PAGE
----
Introducing a gynecologist who specializes in endometriosis
Endometriosis is a chronic inflammatory condition that affects the whole body. It happens when tissue similar to that which normally lives inside a person’s uterus grows outside of their uterus, such as in the ovaries, bowel, pelvic ligaments, or other parts of the body, often causing pain. The condition affects up to 1 in 10 women and an uncertain number of gender diverse individuals or transgender men.
We spoke with Dr. Mathew Leonardi, advanced gynecologic surgeon and ultrasound specialist at McMaster University Medical Centre’s 2F endometriosis clinic to learn more about the condition.
What are some of the symptoms and limitations of endometriosis?
Primarily, people with endometriosis experience pelvic pain around their menstrual cycle, but constant abdominal or pelvic pain is also common. Pain with bowel movements, urination, and intercourse are especially common symptoms. Infertility is something that occurs in some people with endometriosis.
How is someone diagnosed?
Diagnosis can be achieved through imaging, such as ultrasound or MRI, or through surgery. People can be suspected as having endometriosis based on their symptoms, which is a good starting point to get to the right doctors for consideration of treatment. The topic of diagnosing endometriosis is fascinatingly complex and a comprehensive review written by myself and colleagues can be read at https://doi.org/10.1002/uog.24892 if interested.
What are the treatment options?
Broadly, there are three categories of treatment options: surgery, medications (e.g. pain medications, hormonal medications), and alternative strategies (e.g. diet modification, physical therapy). Treatment should be guided by patient autonomy and informed consent. In most cases, the best treatment for long-term management of the disease is a combination of these options.
What makes our clinic unique?
Our Hamilton Health Sciences endometriosis clinic is one of the few in the whole country that integrates an advanced pelvic ultrasound for endometriosis and other pelvic pain causes as part of the clinical visit instead of separate appointments . In real time, patients can learn about what is going on and how the refinement of the diagnosis can lead to improvements in their treatment path.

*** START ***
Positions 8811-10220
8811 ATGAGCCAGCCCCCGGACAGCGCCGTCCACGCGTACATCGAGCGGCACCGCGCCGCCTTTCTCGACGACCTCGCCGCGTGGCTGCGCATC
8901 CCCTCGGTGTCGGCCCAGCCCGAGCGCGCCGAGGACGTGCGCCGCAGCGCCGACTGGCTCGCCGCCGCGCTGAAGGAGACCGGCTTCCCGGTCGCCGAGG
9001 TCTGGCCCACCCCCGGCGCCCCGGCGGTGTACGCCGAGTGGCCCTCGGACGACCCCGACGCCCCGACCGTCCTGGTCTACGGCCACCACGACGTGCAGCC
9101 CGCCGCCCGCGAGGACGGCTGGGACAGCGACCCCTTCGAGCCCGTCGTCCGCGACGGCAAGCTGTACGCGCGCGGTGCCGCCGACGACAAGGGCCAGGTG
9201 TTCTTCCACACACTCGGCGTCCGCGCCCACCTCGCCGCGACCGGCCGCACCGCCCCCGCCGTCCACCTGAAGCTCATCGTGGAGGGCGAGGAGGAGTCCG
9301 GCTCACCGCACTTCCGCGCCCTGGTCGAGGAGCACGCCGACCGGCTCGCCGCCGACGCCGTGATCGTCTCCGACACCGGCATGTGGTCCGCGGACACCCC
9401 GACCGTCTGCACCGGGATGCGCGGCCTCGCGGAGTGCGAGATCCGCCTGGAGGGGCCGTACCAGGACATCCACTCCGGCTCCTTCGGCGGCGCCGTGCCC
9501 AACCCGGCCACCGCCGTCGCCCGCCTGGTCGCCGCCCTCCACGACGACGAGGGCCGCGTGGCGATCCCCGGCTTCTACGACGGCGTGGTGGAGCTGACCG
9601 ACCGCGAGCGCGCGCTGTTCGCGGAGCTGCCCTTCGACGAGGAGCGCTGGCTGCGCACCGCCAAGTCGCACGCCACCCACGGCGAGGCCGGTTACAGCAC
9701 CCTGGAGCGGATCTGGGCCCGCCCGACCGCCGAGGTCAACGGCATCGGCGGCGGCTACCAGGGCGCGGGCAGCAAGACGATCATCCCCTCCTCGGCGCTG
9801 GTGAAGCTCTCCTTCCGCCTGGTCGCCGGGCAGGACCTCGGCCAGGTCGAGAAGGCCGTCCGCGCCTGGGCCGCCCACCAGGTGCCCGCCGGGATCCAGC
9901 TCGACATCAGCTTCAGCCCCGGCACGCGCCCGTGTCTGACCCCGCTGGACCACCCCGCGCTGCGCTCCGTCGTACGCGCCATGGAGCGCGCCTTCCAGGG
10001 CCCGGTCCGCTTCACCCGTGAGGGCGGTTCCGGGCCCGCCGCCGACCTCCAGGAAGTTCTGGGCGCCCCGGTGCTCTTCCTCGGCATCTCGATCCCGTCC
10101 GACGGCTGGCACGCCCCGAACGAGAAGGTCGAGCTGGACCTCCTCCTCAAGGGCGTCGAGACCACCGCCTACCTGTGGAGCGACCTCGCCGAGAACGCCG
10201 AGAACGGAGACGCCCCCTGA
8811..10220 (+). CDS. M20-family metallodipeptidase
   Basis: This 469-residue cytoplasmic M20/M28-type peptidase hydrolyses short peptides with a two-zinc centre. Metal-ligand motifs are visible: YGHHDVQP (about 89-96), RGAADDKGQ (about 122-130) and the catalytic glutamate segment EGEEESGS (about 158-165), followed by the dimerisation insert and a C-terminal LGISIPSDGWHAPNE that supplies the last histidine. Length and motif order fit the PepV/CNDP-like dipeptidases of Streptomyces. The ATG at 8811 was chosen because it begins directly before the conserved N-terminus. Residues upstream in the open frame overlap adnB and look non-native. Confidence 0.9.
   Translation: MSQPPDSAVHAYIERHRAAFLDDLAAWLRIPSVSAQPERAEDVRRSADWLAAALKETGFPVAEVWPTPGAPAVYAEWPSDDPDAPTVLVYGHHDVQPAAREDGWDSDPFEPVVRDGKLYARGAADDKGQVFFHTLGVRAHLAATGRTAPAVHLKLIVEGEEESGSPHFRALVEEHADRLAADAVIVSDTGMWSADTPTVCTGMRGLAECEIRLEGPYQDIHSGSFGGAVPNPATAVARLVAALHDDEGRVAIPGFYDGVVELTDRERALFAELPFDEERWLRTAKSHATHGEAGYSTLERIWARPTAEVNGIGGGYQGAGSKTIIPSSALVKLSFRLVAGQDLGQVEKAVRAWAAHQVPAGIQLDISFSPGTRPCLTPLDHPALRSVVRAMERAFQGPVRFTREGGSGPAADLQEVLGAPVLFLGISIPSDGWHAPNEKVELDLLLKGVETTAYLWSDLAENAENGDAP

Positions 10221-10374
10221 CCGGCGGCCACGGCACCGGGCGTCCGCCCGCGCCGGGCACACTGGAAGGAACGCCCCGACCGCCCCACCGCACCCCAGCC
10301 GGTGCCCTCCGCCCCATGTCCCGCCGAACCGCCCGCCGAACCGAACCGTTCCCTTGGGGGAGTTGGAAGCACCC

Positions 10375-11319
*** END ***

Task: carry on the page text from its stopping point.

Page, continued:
What are some of the challenges running the clinic?
There is extremely high demand for this clinic. Our clinic receives about 80-100 referrals per month. Each month, there are only about 40 new patient slots. To accept a high volume of new patients, we need to get patients well enough to be discharged. A multi-modal approach to treatment, including surgery, is often the best strategy to achieve this. Often, once a patient has been operated on for their endometriosis, they can be discharged a few months after recovery. However, since we are operating at such low volumes right now due to the COVID-19 pandemic – we are doing our best to “manage” symptoms for our patients until we can get to surgery.
Why did you get into women’s health and specialize in endometriosis specifically?
I like the ability to help people with gynecologic issues that have typically been swept under the rug and ignored. I want to help people reach their potential for quality of life, reducing how their gynecologic disease(s) impairs them and their family, profession, their life. I also enjoy the technical aspects of performing surgery and ultrasound.
What research projects are you involved in?
So many, but I will highlight three. One very important study is looking at reasons why surgery for endometriosis often fails to fully treat the disease. What factors are preventing full treatment, and can we better predict those? Another study is looking at the effect of an anti-inflammatory diet on the gastrointestinal symptoms of patients with endometriosis. I was fortunate to win the HHS New Investigator Fund valued at $50k to facilitate this study. Finally, we are looking at ways to improve the diagnosis of endometriosis non-invasively using ultrasound.
What would you say to someone suffering from endometriosis?
There is an ever-growing group of health care professionals – doctors, physical therapists, dietitians, etc. – who care about you and want to find ways to make life with endometriosis better. Similarly, there is growing research in the area, making the future more optimistic. For now, we are doing our best at Hamilton Health Sciences to see you and others with the disease, both in the literal sense of seeing you for consultation but also figurative sense of validating your experience, and we are training several fellows, soon to be fully-fledged endometriosis experts. The future is bright!
Patients can be referred to the 2F Endometriosis clinic by their family doctor or gynecologist.
March is Endometriosis Awareness Month.